Might meditation suit you?
The goal of meditation is to travel beyond the reflexive (or thinking) mind, in order to achieve a deeper sense of relaxation whilst still in an alert and wakeful state. Over time and with persistent practice, it becomes possible to maintain feelings of inner peace and detached awareness throughout the everyday.
Although meditation is a component of many religions, it is also practiced outside these traditions for the physical and psychological benefits it brings. In addition, meditation improves the connection between the right and left brain. This enables intuitive wisdom to pass, expanding the spiritual space (or self).
The ultimate goal of meditation is to achieve a spiritual trance which enables the activity of the mind to become suspended. To this end, a wide range of mental exercises are commonly used during meditation to fine tune the mind’s focus – these include the breath, mindfulness, guided visualisation, sound / mantras, mandalas and spiritual ideas / visions. Given that meditation is a personal lifestyle practice, it is recommended that newcomers try a variety of approaches, in order to find the one(s) with which they are most comfortable.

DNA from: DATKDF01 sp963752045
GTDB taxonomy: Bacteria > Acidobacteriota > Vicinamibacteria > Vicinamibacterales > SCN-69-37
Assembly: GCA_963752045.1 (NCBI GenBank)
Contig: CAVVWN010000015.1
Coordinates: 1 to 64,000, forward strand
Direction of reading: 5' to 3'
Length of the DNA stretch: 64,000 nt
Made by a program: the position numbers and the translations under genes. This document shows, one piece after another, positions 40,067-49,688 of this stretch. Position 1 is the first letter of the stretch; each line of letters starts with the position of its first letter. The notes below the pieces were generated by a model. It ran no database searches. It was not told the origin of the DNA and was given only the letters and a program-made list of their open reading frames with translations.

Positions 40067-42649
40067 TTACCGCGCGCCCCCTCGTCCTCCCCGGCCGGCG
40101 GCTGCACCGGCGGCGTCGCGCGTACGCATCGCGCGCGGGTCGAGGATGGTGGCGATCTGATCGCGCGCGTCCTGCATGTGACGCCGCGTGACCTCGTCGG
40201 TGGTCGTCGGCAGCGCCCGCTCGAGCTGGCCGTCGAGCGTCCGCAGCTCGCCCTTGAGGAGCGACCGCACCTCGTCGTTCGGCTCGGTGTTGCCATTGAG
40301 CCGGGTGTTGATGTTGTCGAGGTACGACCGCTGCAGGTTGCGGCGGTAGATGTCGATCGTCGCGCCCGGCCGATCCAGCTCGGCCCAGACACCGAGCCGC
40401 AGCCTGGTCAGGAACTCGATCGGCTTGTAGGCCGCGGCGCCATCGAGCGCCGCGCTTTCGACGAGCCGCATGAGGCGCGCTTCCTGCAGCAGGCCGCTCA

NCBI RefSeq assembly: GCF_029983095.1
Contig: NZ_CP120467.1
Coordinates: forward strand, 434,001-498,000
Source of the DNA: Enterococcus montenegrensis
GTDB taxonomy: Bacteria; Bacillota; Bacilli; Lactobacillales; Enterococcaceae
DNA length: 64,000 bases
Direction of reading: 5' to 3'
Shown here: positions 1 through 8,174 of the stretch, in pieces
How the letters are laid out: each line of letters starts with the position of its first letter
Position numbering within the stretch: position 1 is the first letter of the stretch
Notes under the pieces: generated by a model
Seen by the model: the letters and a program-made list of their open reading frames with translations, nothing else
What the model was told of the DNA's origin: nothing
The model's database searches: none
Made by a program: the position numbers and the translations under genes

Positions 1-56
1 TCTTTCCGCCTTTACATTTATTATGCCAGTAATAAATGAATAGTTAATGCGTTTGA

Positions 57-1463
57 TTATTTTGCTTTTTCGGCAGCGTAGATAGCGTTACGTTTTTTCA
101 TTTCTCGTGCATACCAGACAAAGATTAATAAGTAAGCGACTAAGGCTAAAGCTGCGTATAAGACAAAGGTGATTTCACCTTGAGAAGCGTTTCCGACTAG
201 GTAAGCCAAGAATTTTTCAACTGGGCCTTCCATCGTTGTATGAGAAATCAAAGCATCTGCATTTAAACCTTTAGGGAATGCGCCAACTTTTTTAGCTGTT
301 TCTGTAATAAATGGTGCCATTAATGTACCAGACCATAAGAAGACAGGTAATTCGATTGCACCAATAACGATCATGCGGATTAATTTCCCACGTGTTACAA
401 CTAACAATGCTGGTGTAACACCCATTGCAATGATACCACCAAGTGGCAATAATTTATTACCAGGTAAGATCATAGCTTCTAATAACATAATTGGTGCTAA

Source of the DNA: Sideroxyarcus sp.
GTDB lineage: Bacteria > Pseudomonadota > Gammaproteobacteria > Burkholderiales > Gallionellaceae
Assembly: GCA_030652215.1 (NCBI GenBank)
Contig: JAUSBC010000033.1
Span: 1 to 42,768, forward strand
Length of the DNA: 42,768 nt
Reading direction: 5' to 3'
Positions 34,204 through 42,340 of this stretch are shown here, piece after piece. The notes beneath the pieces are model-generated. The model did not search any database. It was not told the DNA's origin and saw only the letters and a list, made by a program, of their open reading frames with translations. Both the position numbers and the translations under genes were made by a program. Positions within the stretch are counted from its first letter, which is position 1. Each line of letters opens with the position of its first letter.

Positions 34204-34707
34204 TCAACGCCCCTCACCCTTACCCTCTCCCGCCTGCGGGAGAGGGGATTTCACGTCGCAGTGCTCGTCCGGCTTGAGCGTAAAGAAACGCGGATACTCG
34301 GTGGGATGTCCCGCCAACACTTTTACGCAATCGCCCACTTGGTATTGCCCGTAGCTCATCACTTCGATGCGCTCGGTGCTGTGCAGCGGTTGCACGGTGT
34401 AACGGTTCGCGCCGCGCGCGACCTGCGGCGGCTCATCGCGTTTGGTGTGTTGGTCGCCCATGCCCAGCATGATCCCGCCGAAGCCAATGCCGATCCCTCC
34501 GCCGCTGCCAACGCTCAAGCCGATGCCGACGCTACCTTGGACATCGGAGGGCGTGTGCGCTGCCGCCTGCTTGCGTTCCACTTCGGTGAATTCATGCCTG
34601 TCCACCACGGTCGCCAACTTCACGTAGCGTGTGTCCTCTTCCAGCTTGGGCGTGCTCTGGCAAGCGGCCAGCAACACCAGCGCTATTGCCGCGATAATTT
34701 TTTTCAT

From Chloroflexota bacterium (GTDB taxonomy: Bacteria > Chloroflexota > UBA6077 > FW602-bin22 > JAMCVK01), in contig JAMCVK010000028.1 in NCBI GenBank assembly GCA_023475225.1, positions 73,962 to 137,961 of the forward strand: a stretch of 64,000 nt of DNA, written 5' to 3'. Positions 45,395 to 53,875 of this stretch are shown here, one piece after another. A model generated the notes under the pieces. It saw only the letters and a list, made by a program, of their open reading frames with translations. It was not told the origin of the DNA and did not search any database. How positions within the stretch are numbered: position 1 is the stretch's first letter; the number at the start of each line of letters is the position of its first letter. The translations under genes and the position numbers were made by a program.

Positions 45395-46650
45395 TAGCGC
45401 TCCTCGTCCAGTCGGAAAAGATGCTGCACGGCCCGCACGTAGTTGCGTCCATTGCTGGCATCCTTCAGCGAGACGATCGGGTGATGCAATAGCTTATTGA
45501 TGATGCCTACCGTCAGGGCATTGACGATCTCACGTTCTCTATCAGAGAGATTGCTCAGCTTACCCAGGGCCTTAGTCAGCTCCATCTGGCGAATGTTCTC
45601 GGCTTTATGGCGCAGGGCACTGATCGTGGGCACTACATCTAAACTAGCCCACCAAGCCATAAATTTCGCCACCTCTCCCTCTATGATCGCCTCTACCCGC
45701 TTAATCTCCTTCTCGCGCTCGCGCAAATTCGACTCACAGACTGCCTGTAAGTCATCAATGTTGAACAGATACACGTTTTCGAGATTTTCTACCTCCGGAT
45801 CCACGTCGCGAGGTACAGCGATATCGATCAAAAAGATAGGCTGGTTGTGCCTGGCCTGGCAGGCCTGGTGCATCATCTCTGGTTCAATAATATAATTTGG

During meditation, brain waves shift through various stages (alpha, gamma, theta, delta). Alpha waves promote changes which calm the autonomic nervous system, automatically lowering blood pressure, slowing the heart rate and reducing the amount of stress hormones in the body. Gamma waves increase greatly during meditation, emphasising positive emotions whilst decreasing anxiety, fear and depressive symptoms. Theta waves invoke a deep sense of relaxation, encourage creativity and facilitate both problem solving and memorisation. Delta waves, which are the slowest of all, aid the integration of newly learned tasks.